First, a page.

Results: Y, Y, Y

(acrobats) They certainly know how to put on a show, though we’d have loved to see a little more than a lot of different ways to jump through hoops, both man-made and made-from-man. Still, there’s a lot of kinetic energy in a performance like this that is infectious. If they can up the danger and ante of some of the tricks, and make sure they don’t have so much going on that we feel like we’re missing some of it, that tightened act could be very exciting to watch.

Results: Y, Y, Y

(choir) There was something missing in this audition and we’re not quite sure what it was. It definitely wasn’t enthusiasm or energy; they had that by the gallons. The harmonies were sharp, if unremarkable, and even the solo work was only solid. Maybe that’s the problem. They were technically proficient and quite good at what they do, but it felt very workmanlike. We were watching skilled performers instead of passionate artists. Even the director and her young soloist felt somehow empty. Maybe this one is on us, but we’ve definitely seen choirs on this show that have moved us before, and that just didn’t happen with this one.

The preceding was written after their first song, so we didn’t even know Simon was feeling largely the same way. And so he pushed them to do something “a little unprepared.” Maybe it was too polished, sucking all the authenticity out of it? The second track again started with Moses, the soloist, before moving into genuine choir work and it was much stronger. The complexity of the harmonies was stronger and the overall performance was much more confident.

Results: Y, Y, Y, Y

(performance artists) Absolute insanity. If the “Jackass” generation took over professional sports you would get this act. We had a ridiculous long jump by a big dude (who slammed into the last guy covering his genitals laying crossways like logs with his mates. Then we had a pillow fight with pepper spray, thumbtacks and a cattle prod. It was unorganized chaos and Simon Cowell loved every bit of it. The rest of the panel seemed put off by the absurdity and sheer nonsense of it all. But there was something very fun and likable about the craziness — you just had to go along for the ride.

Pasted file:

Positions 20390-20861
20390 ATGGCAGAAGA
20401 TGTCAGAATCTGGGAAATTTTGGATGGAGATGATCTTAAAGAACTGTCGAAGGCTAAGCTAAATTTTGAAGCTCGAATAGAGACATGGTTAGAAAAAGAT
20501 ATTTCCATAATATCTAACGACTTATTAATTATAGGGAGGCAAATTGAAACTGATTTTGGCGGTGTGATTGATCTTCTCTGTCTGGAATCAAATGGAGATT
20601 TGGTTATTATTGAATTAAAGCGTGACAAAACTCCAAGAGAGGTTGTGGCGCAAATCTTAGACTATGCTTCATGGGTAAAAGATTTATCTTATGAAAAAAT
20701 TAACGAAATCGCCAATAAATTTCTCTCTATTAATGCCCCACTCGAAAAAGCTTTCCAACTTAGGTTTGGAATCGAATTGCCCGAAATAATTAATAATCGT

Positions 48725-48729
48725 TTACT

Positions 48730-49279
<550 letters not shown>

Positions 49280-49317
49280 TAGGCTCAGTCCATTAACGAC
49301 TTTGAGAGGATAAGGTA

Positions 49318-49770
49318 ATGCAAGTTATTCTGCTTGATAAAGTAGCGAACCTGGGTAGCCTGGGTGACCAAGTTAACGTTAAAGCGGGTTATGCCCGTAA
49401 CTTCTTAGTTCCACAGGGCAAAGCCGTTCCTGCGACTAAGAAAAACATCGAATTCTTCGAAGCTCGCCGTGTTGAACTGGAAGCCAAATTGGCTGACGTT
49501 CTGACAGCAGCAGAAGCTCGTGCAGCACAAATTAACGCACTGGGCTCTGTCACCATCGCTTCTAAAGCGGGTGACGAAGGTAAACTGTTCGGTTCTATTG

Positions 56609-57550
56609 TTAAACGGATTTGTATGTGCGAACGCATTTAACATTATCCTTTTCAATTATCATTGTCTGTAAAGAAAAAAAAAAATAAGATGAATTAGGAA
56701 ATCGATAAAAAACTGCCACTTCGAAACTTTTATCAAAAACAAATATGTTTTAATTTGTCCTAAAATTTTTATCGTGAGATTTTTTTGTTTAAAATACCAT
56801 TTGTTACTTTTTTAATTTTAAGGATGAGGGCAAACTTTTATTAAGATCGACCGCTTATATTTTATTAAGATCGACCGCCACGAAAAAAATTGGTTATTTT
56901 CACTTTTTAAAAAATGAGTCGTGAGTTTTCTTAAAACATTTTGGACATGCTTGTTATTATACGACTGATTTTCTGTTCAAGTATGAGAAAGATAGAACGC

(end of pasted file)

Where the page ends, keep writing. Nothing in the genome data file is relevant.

Results: Y, Y, X, Y

(acrobats) Svitlana dedicated this performance to her father, fighting on the front lines in Ukraine. The performance itself was certainly elegant and lovely, though her final ascension by her foot was wobbly throughout. She has incredible strength with what she does, showcasing that power several times with her chandelier prop high above the stage. It’s not the most death-defying or exciting act like this we’ve seen, but it did have a lot of passion and power. If she can up the ante for herself and keep pushing the creativity with her vision, it’s enough to want more.

Results: Y, Y, Y

(singer) Like many people with speech impediments, Amanda is able to sing without a stutter or any hesitations. She delivered an original song that was more heart than incredibly written. It was very poet-singer-songwriter in content and with a very small vocal range through most of it. Then, in a few moments, she showed us that her voice has a few more tricks in there that the song wasn’t showcasing, which makes us curious what more she can do. We do love that her songwriting is her story, just as her art helps her fully express herself with more confidence. On top of that, she has a lovely, gentle quality to her voice.

Results: Y, Y, Y, Y

(dancers) We kind of love that this troupe dressed up like Howie in an attempt to win him over because he notoriously doesn’t like dance teams like this. It also creates a very unique visual for dancing with all those bald heads and glasses. Clearly the kickline is what they’re all about, and they definitely do synchronized kicking and movements very well. We also got a kick out of them performing to fellow bald man Pitbull. The black suits weren’t great for allowing us to see their lines, but it was a fun and energetic piece. Enough to stand out and win a show like this? Not necessarily, but we can appreciate their extra effort to stand out.